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The Foundation BFPE for Responsible Society, with the support of CIPE (Center for International Private Enterprise), organized a conference titled “Foreign Direct Investments – Opportunity or Challenge for the Local Business Community,” held on December 12th at the Aeroclub in Belgrade.

The first panel examined foreign direct investments from the perspective of the local business community. Goran Kovačević (President of the Zrenjanin Business Circle), Dragan Kostić (representative of the contractual-regional Chamber of Commerce Pirot), and Stefan Vladisavljev (program coordinator of the Foundation BFPE) discussed challenges, opportunities, and good and bad practices from local communities.

The second panel focused on the strategic significance of foreign direct investments, from the international and national to the local level. Nenad Jevtović from the Institute for Development and Innovation moderated this discussion between Bojan Stanić (representative of the Chamber of Commerce of Serbia), Milena Radović (investment advisor from the Development Agency of Serbia), and Aleksander Markus (executive board member of AHK).

The last panel explored possibilities and methods for reducing the consequences of corrosive capital. Moderator Nikola Burazer (Center for Contemporary Politics, European Western Balkans), Misha Popovikj (Institute for Democracy Societas Civilis Skopje), Vanya Petrova (Center for Democratic Studies, Bulgaria), Donika Ellshani (KCSS), and Igor Novaković (ISAC Fund) discussed the consequences of corrosive capital and ways and instruments to prevent, mitigate, and reduce it.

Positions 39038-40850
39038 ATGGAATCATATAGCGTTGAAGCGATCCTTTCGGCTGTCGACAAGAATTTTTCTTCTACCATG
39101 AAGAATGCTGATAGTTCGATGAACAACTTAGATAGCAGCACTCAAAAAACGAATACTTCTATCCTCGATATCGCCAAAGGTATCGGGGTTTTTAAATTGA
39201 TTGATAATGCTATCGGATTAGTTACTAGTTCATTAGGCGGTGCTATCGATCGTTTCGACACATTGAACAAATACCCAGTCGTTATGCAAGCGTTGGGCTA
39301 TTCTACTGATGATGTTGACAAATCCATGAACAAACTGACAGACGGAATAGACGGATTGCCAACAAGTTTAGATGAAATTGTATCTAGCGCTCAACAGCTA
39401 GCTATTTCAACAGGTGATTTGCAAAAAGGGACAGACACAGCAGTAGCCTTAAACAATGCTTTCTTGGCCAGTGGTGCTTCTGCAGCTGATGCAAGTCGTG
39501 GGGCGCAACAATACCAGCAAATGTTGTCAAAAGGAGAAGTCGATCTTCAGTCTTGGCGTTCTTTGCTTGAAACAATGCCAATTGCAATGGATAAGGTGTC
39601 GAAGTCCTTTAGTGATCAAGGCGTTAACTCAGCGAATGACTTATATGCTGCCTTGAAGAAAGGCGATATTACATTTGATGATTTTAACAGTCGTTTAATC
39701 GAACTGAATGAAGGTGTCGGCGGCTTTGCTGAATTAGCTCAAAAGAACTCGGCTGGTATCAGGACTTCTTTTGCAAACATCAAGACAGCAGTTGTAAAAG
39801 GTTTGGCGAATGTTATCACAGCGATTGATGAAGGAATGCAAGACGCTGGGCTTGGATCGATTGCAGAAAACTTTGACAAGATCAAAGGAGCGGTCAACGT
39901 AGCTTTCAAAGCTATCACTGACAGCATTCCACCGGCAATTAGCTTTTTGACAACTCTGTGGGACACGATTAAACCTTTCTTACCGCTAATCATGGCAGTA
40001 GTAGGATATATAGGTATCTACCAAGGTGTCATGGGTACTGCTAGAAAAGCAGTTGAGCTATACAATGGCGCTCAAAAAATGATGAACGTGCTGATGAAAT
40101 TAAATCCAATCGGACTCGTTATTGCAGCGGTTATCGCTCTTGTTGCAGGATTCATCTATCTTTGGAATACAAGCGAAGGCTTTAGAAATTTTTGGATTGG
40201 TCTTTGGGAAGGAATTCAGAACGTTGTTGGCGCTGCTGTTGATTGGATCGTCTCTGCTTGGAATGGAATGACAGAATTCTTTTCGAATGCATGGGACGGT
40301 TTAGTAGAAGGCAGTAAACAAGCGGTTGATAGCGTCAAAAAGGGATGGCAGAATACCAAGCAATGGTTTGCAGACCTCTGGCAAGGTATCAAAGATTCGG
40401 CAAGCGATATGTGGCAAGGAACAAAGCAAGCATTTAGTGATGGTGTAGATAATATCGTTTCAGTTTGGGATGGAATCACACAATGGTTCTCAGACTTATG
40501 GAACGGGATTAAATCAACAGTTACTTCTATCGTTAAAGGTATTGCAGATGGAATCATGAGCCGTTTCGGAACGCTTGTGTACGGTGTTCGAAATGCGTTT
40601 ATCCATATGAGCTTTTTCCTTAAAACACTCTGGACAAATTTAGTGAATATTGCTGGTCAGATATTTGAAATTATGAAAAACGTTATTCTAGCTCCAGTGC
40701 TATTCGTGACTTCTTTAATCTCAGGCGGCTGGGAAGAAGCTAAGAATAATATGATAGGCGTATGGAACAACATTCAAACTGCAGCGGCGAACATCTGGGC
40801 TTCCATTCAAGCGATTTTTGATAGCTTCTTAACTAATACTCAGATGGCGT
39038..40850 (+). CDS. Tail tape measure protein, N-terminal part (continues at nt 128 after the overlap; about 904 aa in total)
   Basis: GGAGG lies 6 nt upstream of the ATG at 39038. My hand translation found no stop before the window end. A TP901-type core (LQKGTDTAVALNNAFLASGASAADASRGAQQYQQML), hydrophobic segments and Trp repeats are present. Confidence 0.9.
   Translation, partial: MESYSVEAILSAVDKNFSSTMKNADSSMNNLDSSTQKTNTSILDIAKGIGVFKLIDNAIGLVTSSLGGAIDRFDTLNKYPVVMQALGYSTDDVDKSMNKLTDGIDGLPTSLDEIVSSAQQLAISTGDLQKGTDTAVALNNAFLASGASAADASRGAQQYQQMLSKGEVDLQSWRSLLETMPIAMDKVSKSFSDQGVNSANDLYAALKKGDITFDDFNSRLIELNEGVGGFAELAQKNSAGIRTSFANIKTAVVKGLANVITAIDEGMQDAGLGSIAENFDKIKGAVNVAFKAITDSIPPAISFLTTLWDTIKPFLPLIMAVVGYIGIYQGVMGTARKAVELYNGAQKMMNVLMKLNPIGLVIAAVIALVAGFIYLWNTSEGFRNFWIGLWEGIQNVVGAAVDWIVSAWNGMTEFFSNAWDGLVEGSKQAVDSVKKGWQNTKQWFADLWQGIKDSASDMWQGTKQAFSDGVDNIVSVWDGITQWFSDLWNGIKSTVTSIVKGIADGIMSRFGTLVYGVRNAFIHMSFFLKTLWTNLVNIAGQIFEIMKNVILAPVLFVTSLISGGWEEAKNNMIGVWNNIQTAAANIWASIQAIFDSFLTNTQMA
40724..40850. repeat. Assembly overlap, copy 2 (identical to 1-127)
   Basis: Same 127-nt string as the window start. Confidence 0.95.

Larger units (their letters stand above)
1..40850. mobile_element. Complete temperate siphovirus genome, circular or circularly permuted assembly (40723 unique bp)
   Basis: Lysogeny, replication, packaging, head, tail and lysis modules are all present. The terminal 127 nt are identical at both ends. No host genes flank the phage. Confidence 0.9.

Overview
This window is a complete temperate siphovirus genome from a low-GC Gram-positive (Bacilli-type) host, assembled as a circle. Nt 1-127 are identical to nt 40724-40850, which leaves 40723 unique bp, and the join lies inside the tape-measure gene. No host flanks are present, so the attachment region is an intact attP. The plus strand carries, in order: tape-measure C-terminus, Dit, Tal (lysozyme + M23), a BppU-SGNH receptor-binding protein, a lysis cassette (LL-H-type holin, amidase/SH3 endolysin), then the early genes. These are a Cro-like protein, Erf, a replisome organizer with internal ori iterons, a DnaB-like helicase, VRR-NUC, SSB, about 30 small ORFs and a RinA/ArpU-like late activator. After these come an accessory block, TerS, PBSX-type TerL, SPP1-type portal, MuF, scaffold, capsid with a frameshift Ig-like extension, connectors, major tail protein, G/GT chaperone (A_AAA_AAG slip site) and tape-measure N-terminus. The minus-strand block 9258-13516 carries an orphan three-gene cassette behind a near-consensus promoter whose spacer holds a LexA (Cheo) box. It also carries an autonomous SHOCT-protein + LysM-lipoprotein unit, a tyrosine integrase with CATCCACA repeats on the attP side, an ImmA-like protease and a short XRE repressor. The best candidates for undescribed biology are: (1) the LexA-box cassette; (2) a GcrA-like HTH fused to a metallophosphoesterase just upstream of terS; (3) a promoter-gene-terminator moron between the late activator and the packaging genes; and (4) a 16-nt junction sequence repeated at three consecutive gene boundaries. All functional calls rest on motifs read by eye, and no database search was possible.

The conference featured the presentation of the publication “Foreign Direct Investments – Opportunity or Challenge for the Local Business Community.” Data collected during local debates held in four cities – Zrenjanin, Čačak, Pirot, and Šabac – served as the basis for recommendations.

The conference represented the final event of the project and provided an opportunity for dialogue with representatives of the business community, local government, chambers of commerce, and other relevant stakeholders. The goal was to assess the impact of foreign direct investments on the local business community, identify the needs of domestic economic entities, and consider ways to overcome challenges arising from the activities of foreign companies at the local level.

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